During my college and high school years in the 1990’s, I earned an income by working in restaurants. I developed a deep respect for those who work in hospitality and even considered opening my own restaurant. I know how hard kitchen and wait staff work and how easy it is for mistakes to happen. For this reason, when I eat a restaurant and something goes wrong, I usually ignore it. However, if the mistake is large enough I first alert the waiter or waitress and only bring the issue to the attention of the manager when the waiter or waitress is either unable or unwilling to address the issue. This is the experience I grew up with and witnessed almost daily during my time working in hospitality. Yet, this is quickly no longer becoming the norm.
The 3 Modes of Customer Complaints
Today, people tend to respond in one of three different ways when they believe they have had a poor experience. Most people simply do not bring the issue to anyone’s attention. However, these customers may or may not ever return to your restaurant. Those who do raise the issue either may do so in two very different ways. One group may complain through private one-to-one conversations, emails, or phone calls. Others will complain publicly through social media channels. These three different responses are important to understand because they need to be handled differently, and handling them incorrectly could be as harmful as not handling them at all.
Those Who Don’t Complain, but are Dissatisfied
The first group, those who don’t raise an issue at all, can be the costliest. These customers may not raise an issue to you, but that doesn’t mean they don’t care. They may never return to your restaurant. Most restaurants have a lot of competition, so it is quite reasonable to expect that some of this group will simply take their business elsewhere. Many restaurants do not appreciate the real cost of losing customers and may not even be aware that they are losing them. Studies have shown that a 5 percent increase in customer retention can boost profits by 25 to 85 percent.
We recommend making it easy for these customers to raise concerns by providing multiple channels of communication and publicizing them at various touch points such as in-store advertising, on menus, and on receipts.
The Traditional Complainers
The second group, which I call traditionalists, consist of those who raise the issue in personal one-to-one communications. This group tends to complain less frequently and usually are looking for their complaint to be resolved on-the-spot or have their check refunded. Think of the patron who sends his steak back to the kitchen because he believes it was either over or undercooked.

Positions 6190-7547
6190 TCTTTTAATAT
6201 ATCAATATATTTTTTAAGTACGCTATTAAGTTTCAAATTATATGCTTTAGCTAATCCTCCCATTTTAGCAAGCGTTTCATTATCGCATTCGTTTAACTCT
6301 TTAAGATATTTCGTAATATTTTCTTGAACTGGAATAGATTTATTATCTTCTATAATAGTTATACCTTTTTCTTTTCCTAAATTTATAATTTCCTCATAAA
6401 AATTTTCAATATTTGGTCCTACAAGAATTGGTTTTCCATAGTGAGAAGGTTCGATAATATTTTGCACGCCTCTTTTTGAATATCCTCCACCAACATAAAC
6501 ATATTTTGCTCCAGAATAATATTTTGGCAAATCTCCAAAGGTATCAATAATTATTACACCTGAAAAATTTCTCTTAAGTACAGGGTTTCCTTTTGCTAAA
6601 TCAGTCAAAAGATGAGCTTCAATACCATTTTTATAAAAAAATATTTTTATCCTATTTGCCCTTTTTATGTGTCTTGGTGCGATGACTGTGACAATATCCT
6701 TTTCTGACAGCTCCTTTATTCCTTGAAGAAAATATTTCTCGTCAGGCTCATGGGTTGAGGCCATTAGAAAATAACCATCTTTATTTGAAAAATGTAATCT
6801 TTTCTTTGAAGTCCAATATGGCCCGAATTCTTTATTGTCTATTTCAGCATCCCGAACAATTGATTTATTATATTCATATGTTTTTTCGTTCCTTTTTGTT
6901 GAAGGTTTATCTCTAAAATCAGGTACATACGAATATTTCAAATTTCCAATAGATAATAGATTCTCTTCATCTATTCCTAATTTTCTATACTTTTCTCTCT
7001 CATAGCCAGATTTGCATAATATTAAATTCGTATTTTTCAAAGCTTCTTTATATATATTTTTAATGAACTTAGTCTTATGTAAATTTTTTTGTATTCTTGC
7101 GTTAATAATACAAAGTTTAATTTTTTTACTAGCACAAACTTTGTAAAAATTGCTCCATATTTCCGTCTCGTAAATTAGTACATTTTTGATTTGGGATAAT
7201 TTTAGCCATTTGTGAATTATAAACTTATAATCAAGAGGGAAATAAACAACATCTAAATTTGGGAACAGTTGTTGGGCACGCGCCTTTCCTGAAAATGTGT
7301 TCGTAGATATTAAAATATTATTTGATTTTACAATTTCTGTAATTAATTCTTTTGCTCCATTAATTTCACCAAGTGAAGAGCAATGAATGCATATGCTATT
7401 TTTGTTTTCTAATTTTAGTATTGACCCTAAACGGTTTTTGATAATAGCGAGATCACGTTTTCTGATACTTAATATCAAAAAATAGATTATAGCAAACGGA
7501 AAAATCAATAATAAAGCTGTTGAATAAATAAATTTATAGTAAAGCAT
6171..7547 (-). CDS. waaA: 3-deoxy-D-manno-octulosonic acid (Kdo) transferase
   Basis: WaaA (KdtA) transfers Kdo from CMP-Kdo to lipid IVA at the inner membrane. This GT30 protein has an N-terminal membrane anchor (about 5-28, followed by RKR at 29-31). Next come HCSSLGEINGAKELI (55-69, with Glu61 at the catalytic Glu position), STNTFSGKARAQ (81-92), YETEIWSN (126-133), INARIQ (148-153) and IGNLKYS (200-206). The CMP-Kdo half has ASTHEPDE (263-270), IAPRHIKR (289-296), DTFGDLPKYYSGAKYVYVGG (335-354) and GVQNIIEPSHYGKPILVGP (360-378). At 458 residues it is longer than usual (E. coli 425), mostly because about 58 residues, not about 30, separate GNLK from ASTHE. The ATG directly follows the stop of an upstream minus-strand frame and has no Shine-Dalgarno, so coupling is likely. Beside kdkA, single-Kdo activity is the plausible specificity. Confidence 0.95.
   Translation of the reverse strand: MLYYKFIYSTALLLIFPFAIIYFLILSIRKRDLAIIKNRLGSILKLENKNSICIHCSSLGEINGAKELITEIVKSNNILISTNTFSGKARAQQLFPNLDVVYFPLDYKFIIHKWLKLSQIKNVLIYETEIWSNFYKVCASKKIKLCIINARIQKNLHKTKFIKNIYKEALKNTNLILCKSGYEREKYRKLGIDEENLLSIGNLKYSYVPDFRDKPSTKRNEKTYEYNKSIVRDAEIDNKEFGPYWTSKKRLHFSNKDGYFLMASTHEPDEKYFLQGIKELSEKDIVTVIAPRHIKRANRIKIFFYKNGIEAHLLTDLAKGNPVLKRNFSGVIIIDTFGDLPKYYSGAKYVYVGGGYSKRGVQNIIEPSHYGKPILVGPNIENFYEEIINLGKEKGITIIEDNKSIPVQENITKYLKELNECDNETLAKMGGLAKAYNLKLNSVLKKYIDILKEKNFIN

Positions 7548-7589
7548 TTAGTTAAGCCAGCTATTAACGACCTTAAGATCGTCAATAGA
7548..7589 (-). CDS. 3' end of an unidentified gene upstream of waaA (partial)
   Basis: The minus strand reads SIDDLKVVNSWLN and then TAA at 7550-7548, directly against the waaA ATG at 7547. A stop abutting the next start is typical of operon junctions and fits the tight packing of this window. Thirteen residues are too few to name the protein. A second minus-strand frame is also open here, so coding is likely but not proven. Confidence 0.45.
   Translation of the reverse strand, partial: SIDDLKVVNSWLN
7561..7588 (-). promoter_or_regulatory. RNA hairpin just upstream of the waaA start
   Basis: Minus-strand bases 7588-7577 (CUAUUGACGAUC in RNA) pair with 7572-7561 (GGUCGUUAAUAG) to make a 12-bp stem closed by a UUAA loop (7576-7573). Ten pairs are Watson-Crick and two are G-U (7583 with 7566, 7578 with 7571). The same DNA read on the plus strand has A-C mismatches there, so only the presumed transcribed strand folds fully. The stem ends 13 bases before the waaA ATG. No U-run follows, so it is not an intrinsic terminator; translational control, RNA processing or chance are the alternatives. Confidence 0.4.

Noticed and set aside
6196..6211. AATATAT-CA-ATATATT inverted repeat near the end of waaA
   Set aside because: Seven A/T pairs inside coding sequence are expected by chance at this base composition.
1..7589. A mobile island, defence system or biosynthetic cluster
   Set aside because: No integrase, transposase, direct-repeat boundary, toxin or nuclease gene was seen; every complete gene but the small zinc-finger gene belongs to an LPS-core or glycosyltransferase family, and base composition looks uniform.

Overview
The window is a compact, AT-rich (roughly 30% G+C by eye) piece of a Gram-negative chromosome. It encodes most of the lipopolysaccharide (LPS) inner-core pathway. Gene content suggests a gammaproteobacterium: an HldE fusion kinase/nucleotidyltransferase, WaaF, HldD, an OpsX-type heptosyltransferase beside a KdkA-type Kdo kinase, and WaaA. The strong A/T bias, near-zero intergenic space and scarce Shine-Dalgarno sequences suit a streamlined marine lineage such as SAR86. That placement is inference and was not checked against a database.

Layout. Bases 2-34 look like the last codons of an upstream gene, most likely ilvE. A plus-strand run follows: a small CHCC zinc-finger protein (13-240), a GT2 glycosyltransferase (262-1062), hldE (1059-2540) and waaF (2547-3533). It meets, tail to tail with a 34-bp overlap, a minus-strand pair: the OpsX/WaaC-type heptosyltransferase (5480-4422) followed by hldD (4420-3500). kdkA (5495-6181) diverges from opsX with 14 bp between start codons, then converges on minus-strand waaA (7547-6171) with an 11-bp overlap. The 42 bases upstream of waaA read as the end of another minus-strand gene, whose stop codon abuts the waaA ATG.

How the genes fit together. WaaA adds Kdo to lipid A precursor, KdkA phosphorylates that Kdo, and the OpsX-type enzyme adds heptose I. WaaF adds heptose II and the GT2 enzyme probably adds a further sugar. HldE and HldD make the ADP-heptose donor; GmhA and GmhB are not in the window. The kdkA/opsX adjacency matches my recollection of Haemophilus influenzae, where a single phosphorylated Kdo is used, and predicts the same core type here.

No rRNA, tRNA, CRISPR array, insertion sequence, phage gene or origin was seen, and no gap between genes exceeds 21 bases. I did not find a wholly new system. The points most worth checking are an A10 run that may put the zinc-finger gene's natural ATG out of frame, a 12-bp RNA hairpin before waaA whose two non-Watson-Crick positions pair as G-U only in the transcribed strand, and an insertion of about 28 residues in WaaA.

Restaurants have long dealt with the traditional complainers, and most have processes in place to deal with them. We recommend the following recommendations.
- Always ensure that someone onsite is empowered and trained to deal with customer complaints.
- Ensure that your restaurant has a defined policy around refunds or other forms of compensation to dissatisfied customers.
- Keep track of all incidents so you can recognize any root causes that you may need to address.
The “On-stage” Haters
The third group is what Jay Baer calls On-stage haters in his book “Hug Your Haters.” This group tends to complain first in public using social media and mobile technology to leave complaints, often before even raising the issue to staff or management. This group is growing as the adoption of smartphones and use of social media changes consumer behavior forever. I emphasize the word forever because whether or not you are ready, this trend will continue to grow.
It is vitally important that you have the knowledge and resources to respond to this group. Since everything is done in a social setting, everything is seen by others who are as interested in your response as the original complainer. Failing to respond at all sends a message that you don’t care. Responding poorly can have an even bigger impact as your response can be shared and discussed across social media.
New technology continues to change consumer behavior, and the hospitality industry is not immune to these changes. These changes cannot be ignored, and restaurant owners and managers most quickly come to grips with these changes and learn how to best respond to customer complaints regardless of where they originate. The first step will be in recognizing the different types of “complainers” and introducing systems and processes to handle the complaints appropriately.
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